Since a number of people have noticed that the times are trying, many of them have decided to give advice on how to lead in trying times. As a professional opinionator, I thought I should not neglect to add my voice to the cacophony lest I be thought of as a person who is Out Of Touch. This is a sore subject for me as I have been evaluated by many teenage children for the last several years (my eldest turned 13 in ’93 and there has been a teen-aged editorialist in the house ever since). Teenage children have a canny knack for pointing out in verbal and non-verbal communications that their Ancient Father is Out Of Touch and no matter how much they assure you later that you are actually The Cool Dad, it does little to erase the persistent messages of out-of-touch-ness. But I digress.
When everything is slipping out from under you and your world is heels over head, these are the leadership ideas that I wished I could have remembered at the time:
1. Don’t get fancy and don’t bother with getting in a hurry.Things that are messed up don’t yield to going faster. Going faster when you are spinning generally leads to greater centrifugality. In other words (real English words, for example) you end up trying to go in many directions at once. Any organism with more than one cell should not attempt it.
2. Character matters more than smarts.If you obfuscate or simply spin the truth till it’s more attractive, no matter how brilliantly, it will come around and take a large bite from your gluteus maximus. We can’t have our leaders jumping from one frame to another, like the deceased eminences at Hogwarts. We need our leaders to stay put in our mental landscape, to be dependable presences, who tell the truth about their assessment of the depth of the manure.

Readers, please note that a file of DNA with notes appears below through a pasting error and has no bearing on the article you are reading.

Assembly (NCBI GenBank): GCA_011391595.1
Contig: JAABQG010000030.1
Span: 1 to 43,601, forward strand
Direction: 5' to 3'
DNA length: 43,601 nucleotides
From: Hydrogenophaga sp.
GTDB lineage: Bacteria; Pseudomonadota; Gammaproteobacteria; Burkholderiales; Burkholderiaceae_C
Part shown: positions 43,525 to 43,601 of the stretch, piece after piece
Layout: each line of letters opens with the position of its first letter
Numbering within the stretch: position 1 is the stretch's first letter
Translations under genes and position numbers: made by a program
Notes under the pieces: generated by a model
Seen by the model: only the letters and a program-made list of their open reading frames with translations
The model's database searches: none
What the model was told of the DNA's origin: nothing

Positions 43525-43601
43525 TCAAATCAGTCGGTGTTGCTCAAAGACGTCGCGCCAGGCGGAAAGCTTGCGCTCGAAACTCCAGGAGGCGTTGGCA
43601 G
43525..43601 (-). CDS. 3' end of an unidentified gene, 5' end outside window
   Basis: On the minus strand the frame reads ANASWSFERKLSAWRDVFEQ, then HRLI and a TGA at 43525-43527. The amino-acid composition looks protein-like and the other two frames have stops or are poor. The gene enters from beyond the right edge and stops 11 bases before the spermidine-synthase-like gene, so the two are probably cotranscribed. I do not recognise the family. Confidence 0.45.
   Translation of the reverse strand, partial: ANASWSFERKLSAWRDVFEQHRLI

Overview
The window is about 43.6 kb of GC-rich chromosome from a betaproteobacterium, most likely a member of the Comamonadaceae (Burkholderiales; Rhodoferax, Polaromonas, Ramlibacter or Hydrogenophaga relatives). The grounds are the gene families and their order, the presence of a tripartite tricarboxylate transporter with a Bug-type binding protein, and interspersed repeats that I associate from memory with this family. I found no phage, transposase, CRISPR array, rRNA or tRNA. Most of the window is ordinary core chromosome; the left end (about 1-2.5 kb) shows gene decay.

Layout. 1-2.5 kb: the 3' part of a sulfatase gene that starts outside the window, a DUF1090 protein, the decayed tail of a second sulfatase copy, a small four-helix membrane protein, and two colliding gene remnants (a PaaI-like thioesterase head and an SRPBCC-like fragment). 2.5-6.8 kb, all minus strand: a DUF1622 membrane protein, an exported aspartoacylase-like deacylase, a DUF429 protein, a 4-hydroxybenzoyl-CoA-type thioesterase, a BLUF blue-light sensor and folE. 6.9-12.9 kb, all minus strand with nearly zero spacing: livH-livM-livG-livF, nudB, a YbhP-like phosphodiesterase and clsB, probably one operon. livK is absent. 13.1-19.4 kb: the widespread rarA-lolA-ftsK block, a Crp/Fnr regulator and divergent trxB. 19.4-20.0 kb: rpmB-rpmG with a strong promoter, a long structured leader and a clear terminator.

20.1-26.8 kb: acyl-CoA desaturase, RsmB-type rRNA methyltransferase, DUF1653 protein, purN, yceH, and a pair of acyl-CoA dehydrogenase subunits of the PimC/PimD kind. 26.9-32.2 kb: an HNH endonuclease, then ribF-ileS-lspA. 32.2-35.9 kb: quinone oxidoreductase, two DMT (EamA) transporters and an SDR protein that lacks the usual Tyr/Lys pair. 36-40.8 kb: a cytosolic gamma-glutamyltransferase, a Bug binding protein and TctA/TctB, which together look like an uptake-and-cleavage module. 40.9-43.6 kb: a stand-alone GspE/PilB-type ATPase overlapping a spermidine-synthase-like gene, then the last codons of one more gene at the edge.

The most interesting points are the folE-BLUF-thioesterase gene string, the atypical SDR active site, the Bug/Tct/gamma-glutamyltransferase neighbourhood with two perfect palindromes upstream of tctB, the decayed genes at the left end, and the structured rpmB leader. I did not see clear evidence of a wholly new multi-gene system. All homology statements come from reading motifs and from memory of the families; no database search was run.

3. Involve everyone you can in finding solutions.Crisis makes everyone 20% dumber because 50% of your energy is devoted to not losing your grip as the tornado spins the cows past the farmhouse. Smart leaders I’ve known spell out the direction and turn over the driving to the rest of the crew. It may look like a Volkswagen full of clowns, but everyone arrives at the same place.
4. You were a human before you were a leader. That gaunt, sad beanpole of a President, Honest Abe, told jokes and stories in the worst of times. No one ever committed their lives, their wealth, or their sacred honor to someone who didn’t feel what they felt. At the same time, you are the hope miner, the confidence weaver, the one searching for the light. When honey bees find a good source of nectar they dash back to the hive to dance the story of their discovery. Your little jig on behalf of hope is the confidence-builder that merits the commitment of your people.
Your Ancient Friend,